Zinda Rahen To Kis Ke Khatir


Uf Yeh Beevian (Oh, These Wives!) is an Urdu film released in 1977 that  racked up more than 75 weeks in Karachi’s cinema halls to bag Diamond Jubilee status.

S. Suleman, a director who seemed to have a knack for producing hit movies, began his career playing the young version of Dilip Kumar’s character in 1948’s popular Mela. After migrating to Pakistan with his brothers who included the matinée idols Santosh Kumar and Darpan, Suleman established a reputation as a socially conscious and sensitive director.  Many of his films such as Lori (Lullaby) and Baji were praised and appreciated for their progressive social messages.  They were also popular. Baji, which starred both of Suleman’s brothers,  attracted 5 Nigar Awards including the coveted Best Picture Award in 1963.

Suleman was not one to sit on his laurels.  Conscious of the tendency among his peers to rely on formulas and plagiarizing movies from across the border he deliberately set out to try new things. Comedy proved to be the new frontier he was looking for and throughout the 1960s and 70s he created several well regarded and fondly remembered comic films like Uf Yeh Beevian.

An outrageous early scene which depicts what can only be called a home invasion by a group of clap happy dancers not withstanding,Uf Yeh Beevian begins as a standard middle class social drama. Zahid (Shahid) is informed by his auntie with whom he lives, that arrangements have been made for his engagement to a lovely girl, Nadira (Shabnam) from Lahore. But when they return from the airport trouble is already brewing. Nadira is modern and liberated but rude, entitled and agressive. Zahid and his aunt are horrified and beg  her to leave.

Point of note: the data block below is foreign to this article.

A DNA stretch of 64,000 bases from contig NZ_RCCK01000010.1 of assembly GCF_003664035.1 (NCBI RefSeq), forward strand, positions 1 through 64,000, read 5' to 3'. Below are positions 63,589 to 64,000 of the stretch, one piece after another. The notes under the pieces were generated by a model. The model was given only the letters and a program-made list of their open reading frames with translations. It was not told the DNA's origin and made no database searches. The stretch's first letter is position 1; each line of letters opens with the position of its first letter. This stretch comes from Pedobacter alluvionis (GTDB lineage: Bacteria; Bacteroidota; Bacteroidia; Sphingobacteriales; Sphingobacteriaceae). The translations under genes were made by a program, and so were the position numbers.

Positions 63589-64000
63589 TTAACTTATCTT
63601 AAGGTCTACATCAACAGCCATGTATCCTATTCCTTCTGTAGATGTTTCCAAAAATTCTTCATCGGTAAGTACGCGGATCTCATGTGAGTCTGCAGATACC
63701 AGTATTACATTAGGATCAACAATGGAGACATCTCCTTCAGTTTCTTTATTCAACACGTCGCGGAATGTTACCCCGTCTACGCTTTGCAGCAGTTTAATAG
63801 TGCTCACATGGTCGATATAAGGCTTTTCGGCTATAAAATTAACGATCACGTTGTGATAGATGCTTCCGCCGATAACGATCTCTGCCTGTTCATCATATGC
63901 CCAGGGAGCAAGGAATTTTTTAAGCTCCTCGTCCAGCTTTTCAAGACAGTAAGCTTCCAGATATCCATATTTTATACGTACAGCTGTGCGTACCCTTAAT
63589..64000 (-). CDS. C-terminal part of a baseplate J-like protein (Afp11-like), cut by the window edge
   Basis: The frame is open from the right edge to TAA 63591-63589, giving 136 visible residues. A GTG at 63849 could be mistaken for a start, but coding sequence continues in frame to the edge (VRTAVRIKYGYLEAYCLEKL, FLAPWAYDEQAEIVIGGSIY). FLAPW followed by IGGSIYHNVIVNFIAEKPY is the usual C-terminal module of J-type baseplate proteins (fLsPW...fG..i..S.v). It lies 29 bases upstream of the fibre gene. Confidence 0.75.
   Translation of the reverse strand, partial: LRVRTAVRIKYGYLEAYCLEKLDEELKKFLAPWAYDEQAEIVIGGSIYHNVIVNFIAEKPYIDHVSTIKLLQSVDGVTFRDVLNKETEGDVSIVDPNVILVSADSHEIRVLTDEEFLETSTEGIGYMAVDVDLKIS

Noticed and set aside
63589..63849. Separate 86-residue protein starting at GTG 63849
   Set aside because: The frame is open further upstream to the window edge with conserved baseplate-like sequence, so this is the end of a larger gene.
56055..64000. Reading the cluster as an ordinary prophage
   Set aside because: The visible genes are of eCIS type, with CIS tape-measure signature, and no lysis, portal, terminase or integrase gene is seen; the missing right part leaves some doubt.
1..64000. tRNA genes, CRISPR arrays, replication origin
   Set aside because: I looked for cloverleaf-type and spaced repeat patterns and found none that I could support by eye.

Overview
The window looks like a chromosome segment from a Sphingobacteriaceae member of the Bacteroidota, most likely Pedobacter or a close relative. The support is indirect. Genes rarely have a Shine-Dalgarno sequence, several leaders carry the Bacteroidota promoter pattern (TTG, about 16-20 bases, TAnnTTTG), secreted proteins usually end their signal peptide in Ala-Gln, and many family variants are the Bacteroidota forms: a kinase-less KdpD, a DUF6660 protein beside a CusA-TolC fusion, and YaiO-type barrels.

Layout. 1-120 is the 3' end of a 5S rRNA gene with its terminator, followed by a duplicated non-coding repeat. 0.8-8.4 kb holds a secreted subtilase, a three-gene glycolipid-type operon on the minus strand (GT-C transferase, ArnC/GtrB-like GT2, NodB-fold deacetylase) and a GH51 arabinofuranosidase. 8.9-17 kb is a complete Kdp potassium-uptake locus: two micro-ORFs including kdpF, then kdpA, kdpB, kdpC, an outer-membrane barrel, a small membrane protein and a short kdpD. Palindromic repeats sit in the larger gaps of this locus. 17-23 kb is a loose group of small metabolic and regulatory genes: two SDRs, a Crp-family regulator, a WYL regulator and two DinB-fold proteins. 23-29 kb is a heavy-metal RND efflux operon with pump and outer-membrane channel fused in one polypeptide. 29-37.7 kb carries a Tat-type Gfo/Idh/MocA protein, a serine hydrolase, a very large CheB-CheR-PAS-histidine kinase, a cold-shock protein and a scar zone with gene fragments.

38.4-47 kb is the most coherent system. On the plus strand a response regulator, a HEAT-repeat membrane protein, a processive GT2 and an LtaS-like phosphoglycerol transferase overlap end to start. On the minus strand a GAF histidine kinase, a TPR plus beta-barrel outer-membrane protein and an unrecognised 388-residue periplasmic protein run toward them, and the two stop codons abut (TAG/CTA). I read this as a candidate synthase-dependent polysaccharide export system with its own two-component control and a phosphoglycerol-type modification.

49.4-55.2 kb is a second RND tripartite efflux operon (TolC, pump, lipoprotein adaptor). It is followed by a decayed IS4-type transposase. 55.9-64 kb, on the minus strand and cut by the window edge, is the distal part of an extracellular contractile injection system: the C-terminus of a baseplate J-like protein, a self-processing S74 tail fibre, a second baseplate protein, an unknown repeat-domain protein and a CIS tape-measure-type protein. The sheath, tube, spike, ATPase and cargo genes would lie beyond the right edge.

Similar disasters unfold when Zahid pays a visit to Lahore and discovers that Nadira is now a panch waqt namazi (prays 5 times a day) and ultra conservative Islamic girl. Zahid is totally confused until Nadira confesses that she’s been testing him and that in fact she loves him and hopes he will marry her.  Delighted and relieved Zahid does exactly that and they set the wedding date for after Nadira’s return from Nairobi where she goes to visit family. Tragically, Zahid reads of a plane crashing near Nairobi killing all aboard. Nadira is assumed dead and Zahid sinks into a depression and upon the advice of a friend takes up drinking whisky to drown his grief.

Concerned family and friends arrange another marriage for Zahid with a feisty controlling girl named Najma (Najma) who manages to make Zahid forget Nadira. One day out of the blue, however, Nadira inexplicably appears in Zahid’s house, healthy and ready to pick up where she left off before flying to Nairobi. What follows for the rest of the film is Zahid running between Nadira and Najma in ever more ridiculous circumstances. Shahid most known as a romantic lead reveals an easy way with comedic material and plays the exasperated and increasingly exhausted husband with aplomb. Both wives soon cotton on to the deception and in their own turns express their anger by using their legs and fists on poor Zahid.

At this point one may be tempted to note a hint of the progressive social commentary S Suleman loved so much: women are standing up for their rights and refusing to be belittled by the patriarchy that permits men to enjoy multiple women. But one would be wrong. For very quickly the film resolves the drama in a most reactionary way.  Zahid’s driver (Lehri) explains to the angry wives that his boss had kept his double marriage secret because ‘he didn’t want to hurt your feelings. He loves you both.’  When they hear this Nadira and Najma join forces and voices (they speak the same lines in unison) and rescue Zahid who is ready to leap to his death from the top of a building.  “We will all live together in the same house,” they assure Zahid and enjoy a final group hug as the films rolls to farcical end.